Industrial Utility Efficiency    

Paper Plant Saves $171,000 in Energy Costs

This paper plant currently spends an estimated $307,337 annually on energy to operate the compressed air system at its plant located in the southeastern U.S. This figure will increase as electric rates rise from their current average of 5.26 cents per kWh.

Based on the air system operating 8,760 hours per year, the group of projects recommended below could reduce these energy costs by an estimated $170,718 or 56% of current use. In addition, these projects will allow the plant to have a back-up compressor and help eliminate the rental expenditure for compressor maintenance or downtime.

Estimated costs for completing the recommended projects total $307,600. This figure represents a simple payback period of 21.6 months. Savings estimates depend, in part, upon the capabilities of the compressor capacity control system in order to translate reductions in air use into lowered electric costs. The current system is not equipped with this type of compressor unloading controls when activated. With the facility’s current piping system, the new controls, turndown capability will be able to accomplish this electricity savings goal.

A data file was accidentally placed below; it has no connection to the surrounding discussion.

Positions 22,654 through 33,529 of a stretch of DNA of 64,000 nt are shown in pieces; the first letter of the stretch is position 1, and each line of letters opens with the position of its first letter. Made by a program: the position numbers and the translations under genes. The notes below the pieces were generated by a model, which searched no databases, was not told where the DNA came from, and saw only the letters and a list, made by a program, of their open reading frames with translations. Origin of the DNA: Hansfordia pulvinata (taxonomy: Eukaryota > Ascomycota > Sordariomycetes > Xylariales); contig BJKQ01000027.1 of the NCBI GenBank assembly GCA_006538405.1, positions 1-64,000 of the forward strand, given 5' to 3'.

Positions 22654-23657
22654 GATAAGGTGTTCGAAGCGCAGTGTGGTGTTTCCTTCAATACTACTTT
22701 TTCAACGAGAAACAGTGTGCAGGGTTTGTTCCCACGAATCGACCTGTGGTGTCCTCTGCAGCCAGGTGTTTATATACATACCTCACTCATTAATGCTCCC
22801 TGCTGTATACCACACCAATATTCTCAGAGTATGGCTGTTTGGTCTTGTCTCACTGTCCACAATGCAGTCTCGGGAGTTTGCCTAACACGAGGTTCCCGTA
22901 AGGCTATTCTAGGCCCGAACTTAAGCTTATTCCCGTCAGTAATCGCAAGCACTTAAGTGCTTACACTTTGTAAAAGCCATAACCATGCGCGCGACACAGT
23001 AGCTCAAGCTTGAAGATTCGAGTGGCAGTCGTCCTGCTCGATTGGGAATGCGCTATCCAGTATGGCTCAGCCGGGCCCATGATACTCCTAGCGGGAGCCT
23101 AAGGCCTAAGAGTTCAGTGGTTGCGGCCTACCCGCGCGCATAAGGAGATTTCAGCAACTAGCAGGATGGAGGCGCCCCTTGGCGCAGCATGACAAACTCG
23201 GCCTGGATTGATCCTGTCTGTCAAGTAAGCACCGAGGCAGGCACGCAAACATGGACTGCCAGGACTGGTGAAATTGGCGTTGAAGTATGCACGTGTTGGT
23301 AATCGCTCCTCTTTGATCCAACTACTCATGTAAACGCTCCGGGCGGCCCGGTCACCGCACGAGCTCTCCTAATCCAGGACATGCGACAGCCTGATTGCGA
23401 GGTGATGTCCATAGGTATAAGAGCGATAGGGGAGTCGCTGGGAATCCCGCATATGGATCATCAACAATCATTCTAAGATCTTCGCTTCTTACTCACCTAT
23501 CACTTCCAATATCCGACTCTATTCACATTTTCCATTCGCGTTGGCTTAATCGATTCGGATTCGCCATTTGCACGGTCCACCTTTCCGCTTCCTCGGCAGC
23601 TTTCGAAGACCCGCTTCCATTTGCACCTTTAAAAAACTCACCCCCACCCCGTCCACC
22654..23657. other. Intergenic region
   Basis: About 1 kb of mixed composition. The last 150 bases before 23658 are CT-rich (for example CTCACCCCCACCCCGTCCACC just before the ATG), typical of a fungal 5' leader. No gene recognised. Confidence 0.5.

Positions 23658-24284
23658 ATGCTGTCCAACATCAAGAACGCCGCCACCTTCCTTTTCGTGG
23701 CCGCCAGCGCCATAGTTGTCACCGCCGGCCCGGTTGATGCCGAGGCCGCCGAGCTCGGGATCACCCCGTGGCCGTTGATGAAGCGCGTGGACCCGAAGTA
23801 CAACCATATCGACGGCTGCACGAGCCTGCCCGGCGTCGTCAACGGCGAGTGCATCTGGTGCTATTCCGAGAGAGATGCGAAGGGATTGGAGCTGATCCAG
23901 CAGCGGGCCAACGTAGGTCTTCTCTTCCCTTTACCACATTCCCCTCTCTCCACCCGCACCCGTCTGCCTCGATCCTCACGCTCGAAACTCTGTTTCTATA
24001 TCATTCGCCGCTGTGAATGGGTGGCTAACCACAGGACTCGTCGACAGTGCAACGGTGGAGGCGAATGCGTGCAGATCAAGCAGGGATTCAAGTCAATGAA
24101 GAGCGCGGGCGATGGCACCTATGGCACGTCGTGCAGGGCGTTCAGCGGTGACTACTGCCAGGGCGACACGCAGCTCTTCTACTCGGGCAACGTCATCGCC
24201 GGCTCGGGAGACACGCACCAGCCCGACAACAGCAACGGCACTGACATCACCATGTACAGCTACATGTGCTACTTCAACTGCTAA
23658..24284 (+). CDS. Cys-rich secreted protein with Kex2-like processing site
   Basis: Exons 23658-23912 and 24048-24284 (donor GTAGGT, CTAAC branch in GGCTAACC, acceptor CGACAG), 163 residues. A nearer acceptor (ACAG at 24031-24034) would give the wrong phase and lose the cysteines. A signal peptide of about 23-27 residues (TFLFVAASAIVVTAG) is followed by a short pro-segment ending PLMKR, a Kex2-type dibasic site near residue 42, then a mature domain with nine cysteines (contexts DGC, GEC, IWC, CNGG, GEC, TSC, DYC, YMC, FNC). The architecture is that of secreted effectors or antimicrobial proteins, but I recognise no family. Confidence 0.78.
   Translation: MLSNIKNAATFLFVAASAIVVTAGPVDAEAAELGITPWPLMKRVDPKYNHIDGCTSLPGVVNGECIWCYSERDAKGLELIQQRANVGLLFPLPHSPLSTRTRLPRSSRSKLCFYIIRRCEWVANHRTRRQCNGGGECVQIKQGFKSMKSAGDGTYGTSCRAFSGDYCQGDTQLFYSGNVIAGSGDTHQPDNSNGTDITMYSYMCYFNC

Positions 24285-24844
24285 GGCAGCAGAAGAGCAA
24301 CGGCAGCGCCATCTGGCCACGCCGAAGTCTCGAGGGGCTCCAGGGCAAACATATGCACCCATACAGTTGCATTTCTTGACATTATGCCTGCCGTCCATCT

Van Ormer Table 1

 

Current System Background

This paper plant was built approximately twenty years ago. The plant currently operates 8,760 hours per year, except for short shutdowns for maintenance. The compressors were installed at that time along with the dryers and filters. There is one main system split into two separate systems, mill air and instrument air.

The instrument air system is dried with an Airtek model TW 1500 heatless desiccant dryer while the mill air system is not dried. The Airtek dryer uses 15% of its rated flow equaling 225 scfm for regeneration of the wet tower.

Green Leaf

Project #1: Install a New Centrifugal Air Compressor

The two air compressors are Joy models TA-18 450-hp class units producing around 2,000 scfm at 105 psig. Each one is a 3-stage, water-cooled centrifugal air compressor with inlet guide vanes (IGV) for unloading and blow-off piped to the outside. Currently both compressors are operated to meet plant demand with one near full load and the other operating on dual control. This control allows the unit to unload and come to idle. Currently both of the water-cooled after-coolers are tied together on the inlet and discharge side. The compressors draw 460 kW at full load producing 1,976 scfm for unit #1 and 1,991 scfm for unit #2.

Comparison of Current and Proposed Compressor Ratings OEM Engineering Data

Van Ormenr Table 2

Based upon blended electric rates of $0.0526 per kWh and operating 8,760 hours per year.

Project #1 Summary

Replace the existing compressors with a more efficient unit. After the air savings and dryer projects are complete, install a new 450-hp, 3-stage centrifugal compressor with approximately 30% turndown to allow for efficient turndown without significant blow off. For example we used a Cameron model TA 3000, 3-stage compressor.

Electric demand of current air compressor with reduced demand  452 kW
Annual hours of operation for current unit (new conditions)  8,760 hrs/yr